So how long does line last? Well, it all depends on what you use. For my friend, he uses monofilament exclusively. He uses it for a few reasons- it’s clear, making it much easier to catch fish that use their sight. He also likes the flexible properties of monofilament, giving the angler a little more help when fighting a fish. Another main reason he uses monofilament is because it’s typically cheaper than the other types. Not a bad reason if you ask me.
But because he uses monofilament, anyone who uses monofilament for that matter, should expect to replace it annually. If you fish as often as my friend does, that line is not only getting beaten up by the action of casting, fighting a fish, and reeling, but the UV rays from the sun breakdown monofilament line weakening it. You’ll find old monofilament is much easier to break, nick, and pinch providing obvious weak points. So if you use monofilament line, even good monofilament, you should plan to replace it every year at a minimum as the lifespan of monofilament fishing line is not very long when used.
How Long Does Fishing Line Last? Braided Line
Braided line is interesting because it’s really a bunch of strands of thin monofilament line braided together. It’s a thicker line so it can withstand frayed edges a little better than monofilament, but you should always snip away what looks to be worn just to be safe. For bass anglers that wrestle largemouths out of thick cover, take a few minutes and double check the braided line to make sure it’s not too frayed. Like my friend with his monofilament line, it’s always better to be over cautious than to lose that big one because of line failure.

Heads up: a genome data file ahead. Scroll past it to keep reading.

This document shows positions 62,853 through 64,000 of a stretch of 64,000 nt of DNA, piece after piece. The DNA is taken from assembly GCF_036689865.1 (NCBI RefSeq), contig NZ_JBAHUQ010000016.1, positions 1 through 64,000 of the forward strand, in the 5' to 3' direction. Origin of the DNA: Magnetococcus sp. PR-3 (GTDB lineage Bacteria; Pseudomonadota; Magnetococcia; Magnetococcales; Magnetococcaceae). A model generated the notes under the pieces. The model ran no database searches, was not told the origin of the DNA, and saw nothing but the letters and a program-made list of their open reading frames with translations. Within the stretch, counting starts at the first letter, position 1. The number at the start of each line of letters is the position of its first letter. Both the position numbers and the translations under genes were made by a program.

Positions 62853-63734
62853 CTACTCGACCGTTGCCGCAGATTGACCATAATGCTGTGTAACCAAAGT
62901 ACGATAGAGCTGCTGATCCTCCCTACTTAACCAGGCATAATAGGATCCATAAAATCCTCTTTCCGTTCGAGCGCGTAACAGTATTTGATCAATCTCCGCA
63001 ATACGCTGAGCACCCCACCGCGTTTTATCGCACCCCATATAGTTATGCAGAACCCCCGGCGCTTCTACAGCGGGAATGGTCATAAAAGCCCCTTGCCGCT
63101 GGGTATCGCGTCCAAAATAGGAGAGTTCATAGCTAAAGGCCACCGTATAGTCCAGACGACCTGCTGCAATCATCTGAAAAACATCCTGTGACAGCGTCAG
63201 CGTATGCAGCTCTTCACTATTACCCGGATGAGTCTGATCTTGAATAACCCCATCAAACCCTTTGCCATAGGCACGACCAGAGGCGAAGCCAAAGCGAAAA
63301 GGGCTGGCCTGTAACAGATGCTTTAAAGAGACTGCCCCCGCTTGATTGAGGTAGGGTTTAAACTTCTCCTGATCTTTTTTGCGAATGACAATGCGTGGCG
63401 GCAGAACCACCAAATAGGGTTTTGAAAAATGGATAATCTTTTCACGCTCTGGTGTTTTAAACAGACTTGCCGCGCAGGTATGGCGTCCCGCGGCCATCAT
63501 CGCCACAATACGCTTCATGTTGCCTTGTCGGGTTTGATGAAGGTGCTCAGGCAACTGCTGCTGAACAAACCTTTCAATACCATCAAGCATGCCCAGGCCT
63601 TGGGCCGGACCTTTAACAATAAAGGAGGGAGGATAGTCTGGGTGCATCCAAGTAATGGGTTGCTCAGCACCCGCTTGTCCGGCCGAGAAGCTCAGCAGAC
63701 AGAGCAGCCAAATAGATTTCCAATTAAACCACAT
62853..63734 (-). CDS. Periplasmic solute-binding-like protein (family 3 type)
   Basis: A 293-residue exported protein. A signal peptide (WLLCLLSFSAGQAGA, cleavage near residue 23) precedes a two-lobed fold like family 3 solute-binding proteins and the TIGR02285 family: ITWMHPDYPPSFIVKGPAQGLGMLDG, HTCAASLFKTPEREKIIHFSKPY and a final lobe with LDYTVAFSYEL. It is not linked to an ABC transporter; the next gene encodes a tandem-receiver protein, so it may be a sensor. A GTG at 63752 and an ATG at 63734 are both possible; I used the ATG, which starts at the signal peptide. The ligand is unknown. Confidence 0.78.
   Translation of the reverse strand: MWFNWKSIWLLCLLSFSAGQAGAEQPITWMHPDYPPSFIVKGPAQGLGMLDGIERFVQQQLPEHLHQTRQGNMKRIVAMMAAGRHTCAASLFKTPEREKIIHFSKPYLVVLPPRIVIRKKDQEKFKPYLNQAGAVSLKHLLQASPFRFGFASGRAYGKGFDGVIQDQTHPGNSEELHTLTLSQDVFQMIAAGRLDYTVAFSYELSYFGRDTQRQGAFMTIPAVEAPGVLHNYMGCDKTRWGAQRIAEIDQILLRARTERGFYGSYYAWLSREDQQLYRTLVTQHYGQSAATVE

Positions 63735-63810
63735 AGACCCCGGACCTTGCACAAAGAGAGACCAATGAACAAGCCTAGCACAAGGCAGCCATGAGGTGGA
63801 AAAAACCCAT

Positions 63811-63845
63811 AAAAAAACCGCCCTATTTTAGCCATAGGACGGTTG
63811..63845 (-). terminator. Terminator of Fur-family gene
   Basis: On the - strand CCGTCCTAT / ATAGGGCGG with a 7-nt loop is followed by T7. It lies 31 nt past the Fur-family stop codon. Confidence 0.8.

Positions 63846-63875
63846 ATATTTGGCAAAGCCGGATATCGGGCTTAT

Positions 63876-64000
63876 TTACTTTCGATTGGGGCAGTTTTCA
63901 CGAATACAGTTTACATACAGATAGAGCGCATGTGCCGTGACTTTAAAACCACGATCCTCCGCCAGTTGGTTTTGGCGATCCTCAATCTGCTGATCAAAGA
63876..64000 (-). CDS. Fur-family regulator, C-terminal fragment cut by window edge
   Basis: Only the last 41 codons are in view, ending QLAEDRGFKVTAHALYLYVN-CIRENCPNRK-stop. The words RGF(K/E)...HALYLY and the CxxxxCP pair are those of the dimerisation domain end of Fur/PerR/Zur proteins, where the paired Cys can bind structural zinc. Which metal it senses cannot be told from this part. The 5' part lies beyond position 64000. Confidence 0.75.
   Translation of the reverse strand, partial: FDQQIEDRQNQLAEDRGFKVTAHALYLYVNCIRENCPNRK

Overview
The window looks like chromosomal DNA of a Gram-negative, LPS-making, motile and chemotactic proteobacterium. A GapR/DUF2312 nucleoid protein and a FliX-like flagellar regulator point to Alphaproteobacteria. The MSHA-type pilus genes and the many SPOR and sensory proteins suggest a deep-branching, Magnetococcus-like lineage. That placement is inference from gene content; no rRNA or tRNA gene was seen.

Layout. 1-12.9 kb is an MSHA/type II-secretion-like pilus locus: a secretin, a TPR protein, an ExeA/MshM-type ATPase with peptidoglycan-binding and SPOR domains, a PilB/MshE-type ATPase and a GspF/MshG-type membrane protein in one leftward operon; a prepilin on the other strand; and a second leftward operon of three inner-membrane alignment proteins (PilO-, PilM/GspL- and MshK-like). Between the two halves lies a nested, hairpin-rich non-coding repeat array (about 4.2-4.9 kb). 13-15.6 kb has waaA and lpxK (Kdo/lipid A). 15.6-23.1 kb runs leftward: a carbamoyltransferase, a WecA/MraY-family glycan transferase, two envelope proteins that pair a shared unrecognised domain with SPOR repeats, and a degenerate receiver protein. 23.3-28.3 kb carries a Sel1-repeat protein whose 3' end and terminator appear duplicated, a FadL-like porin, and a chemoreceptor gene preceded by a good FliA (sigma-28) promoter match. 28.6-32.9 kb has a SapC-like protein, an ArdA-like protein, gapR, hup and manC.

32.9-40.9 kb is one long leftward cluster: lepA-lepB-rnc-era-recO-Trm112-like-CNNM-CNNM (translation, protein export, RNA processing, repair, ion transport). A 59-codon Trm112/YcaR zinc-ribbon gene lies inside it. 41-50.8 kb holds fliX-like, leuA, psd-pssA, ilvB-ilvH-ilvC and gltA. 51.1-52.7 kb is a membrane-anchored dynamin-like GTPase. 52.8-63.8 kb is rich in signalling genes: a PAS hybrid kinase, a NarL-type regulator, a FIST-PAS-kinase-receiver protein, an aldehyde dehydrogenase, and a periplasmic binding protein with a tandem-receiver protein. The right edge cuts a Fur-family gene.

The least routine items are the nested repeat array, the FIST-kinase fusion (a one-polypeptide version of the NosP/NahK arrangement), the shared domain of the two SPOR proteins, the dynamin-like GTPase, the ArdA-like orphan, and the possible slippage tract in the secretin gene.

Most anglers suggest replacing braided line every couple of years, but with prices being as low as they are, you really should look to replace it every year. The shelf life of braided line is long, but rather than wonder and hope your line will hold up another season, go pick up your favorite braided fishing line and re-spool the reel. To me it’s just piece of mind.
How Long Does Fishing Line Last? Fluorocarbon Line
Fluorocarbon line is a little different from monofilament. It is a single strand line but it’s made of different plastics which makes it much harder to see in water and a lot stronger than typical monofilament. The trade off with fluorocarbon line is that it retains memory even more so than monofilament. You’ll see mono peel off your reel with loops in the line- with fluorocarbon that memory is even worse. To the point it can interfere with casting, retrieving, just ruining the overall experience if you don’t use it properly. For this fluorocarbon is best recommended as leader line rather than using it as your main line. That, plus it’s the most expensive of the three main types of fishing line.